Where Have All the Masters Gone? Why I Quit Social Media.
Here’s the thing: I get why it’s such a big deal.
There are many accounts on Instagram that I miss following, for reasons ranging from being informed, entertained and inspired. And yet…
… life, to me, makes far more sense without it.
I found that while using it (simply because the online culture wants you to believe that you don’t exist without it), I resented its presence. And I resented that it demanded my own.
The distraction is profound.
How I felt while going about my daily tasks, and the quality of my output, was diminished. I don’t believe in that fairy tale of multitasking; the performance of the human brain does indeed worsen with every additional spinning plate.
I also felt that I needed to put my foot down in opposition of the any-benefit mindset.
Simply because something proves to have even just one benefit to you, regardless of the number of disadvantages, you stick with it, use it, keep it.
Even the basic math of it is wrong. Just because it provides a single benefit does not mean it warrants a presence in your toolbox, or in your life.
I have questions about social media, ranging from the personal all the way through to the scope of human development. But I won’t be spending time outlining all of my grievances, however I will say only this:
Social media and I don’t marry well.
I find it terribly alarming to be creating a virtual presence, whilst missing out on even a few minutes of my flesh-and-blood one.
Turns out, that wasn’t a hard choice for me to make.
Social media is only about 10 years old, so I do not feel obliged to regard it as a compulsory element to creating meaning or being seen in the world.
And if, heaven forbid, it does come to that, I’ll just have to be okay with not participating in a world which values something so insane. Perhaps I should have been born in the era where letter writing was an art along with the need to craft thoughts rather than vomit rudimentary ones.
However, I will say that a technological movement that has been the birthplace of the selfie renders the entire thing foolish.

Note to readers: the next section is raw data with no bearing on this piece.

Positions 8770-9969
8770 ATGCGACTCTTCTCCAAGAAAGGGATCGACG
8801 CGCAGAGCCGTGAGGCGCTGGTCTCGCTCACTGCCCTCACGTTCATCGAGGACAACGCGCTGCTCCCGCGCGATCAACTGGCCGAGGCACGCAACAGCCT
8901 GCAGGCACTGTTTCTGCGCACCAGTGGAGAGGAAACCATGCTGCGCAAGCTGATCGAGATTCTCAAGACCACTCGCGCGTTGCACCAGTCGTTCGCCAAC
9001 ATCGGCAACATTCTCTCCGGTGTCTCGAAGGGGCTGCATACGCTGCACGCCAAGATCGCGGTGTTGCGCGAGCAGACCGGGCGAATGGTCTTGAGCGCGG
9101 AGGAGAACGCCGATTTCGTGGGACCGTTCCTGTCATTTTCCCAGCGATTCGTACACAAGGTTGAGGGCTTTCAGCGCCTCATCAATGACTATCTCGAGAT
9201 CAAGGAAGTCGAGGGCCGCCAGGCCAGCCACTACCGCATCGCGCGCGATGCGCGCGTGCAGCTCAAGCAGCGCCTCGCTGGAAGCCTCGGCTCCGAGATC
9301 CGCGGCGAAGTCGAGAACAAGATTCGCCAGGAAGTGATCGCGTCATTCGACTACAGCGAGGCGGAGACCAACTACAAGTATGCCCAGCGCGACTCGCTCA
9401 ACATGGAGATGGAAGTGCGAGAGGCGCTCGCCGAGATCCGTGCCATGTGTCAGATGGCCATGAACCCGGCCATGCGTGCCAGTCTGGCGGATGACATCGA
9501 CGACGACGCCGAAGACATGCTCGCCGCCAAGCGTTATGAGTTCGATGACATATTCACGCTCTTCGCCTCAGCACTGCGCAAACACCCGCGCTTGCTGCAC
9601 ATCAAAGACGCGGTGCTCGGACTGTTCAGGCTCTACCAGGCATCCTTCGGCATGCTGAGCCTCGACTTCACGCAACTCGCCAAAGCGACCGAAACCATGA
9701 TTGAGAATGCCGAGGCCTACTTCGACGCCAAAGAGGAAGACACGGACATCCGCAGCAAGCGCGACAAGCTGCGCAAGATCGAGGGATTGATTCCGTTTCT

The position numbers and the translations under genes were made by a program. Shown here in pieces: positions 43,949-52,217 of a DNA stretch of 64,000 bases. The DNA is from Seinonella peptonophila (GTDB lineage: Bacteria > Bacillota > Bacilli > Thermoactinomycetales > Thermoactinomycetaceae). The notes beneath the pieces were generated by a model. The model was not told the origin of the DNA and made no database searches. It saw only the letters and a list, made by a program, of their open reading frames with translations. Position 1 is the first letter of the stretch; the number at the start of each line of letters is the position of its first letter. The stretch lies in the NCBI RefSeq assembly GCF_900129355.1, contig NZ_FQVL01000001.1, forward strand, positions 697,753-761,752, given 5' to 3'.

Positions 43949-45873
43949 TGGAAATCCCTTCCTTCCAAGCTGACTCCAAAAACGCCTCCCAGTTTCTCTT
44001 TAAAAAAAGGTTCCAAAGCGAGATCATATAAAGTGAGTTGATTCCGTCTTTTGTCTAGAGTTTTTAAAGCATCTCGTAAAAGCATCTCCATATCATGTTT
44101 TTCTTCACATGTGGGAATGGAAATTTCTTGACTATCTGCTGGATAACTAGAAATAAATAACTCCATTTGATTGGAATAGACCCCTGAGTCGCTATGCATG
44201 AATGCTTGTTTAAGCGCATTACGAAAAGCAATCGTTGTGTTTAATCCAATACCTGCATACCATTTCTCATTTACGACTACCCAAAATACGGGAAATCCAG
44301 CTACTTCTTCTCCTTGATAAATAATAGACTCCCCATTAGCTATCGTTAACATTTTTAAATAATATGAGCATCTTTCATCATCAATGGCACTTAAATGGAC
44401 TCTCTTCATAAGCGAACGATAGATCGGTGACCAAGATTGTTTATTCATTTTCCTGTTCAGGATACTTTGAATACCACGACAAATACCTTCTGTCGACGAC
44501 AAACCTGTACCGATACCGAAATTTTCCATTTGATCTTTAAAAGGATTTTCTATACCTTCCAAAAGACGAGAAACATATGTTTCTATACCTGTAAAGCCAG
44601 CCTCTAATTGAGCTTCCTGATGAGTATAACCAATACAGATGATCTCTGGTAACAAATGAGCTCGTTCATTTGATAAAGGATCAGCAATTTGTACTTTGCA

In my heart of hearts, I believe that this online mania of narcissism and celebrity and over-sharing and highlight reels has taken from our age the opportunity of mastery, privacy and mystery.
Every moment you spend on social media is a moment you could be spending crafting a skill, an art.
Where have all the great masters gone?
I’m pretty sure we left them in the dust along with our focus and our ability to stop checking our phones.
And it’s entirely possible that in this world of relentless screaming distraction, the likelihood of producing truly awe-inspiring art, literature, invention or masters of such, is slipping through our fingers faster than someone can click a Like button.
And when the world does make a master, you can be certain that they haven’t spent their time on social media.
When I closed everything, the spaciousness that I felt instantly galvanized my belief that having any social media account is inimical to my doing my best work. Whatever that may become.
I don’t care to be updating anyone on my life, only what I hope to produce with it. And what that requires is time, focus, devotion and most significantly, myself.
Wholly here, ass in chair, no thoughts being pulled into the social ether.
And I read somewhere that when the writer becomes more important that the writing, the world has truly gone mad.
So I busted out of the asylum.
And when I scaled the fence and landed in wide open space, you know what I discovered?
I see trees of green, red roses too
I see them bloom for me and you
And I think to myself, social media’s a bit fucked.
Brooke Steff could say that she writes about the human condition. She doesn’t say that, because she thinks it makes her sound like a wanker. She does, however, write as a response to the beauty and wretchedness that our human souls face. She writes strongly about what is sacred, what it really means to be a woman, and how having a tender heart is an act of rebellion in a world that tells us that love is never the answer. She yearns for Autumn and Winter always. Books make her feel rich. And guests at her dream dinner party include Joan of Arc, Winston Churchill, Zelda Fitzgerald, William Butler Yeats, Anne Lamott, Carl Barron and a couple of bad-ass nuns. You could contact her via her website.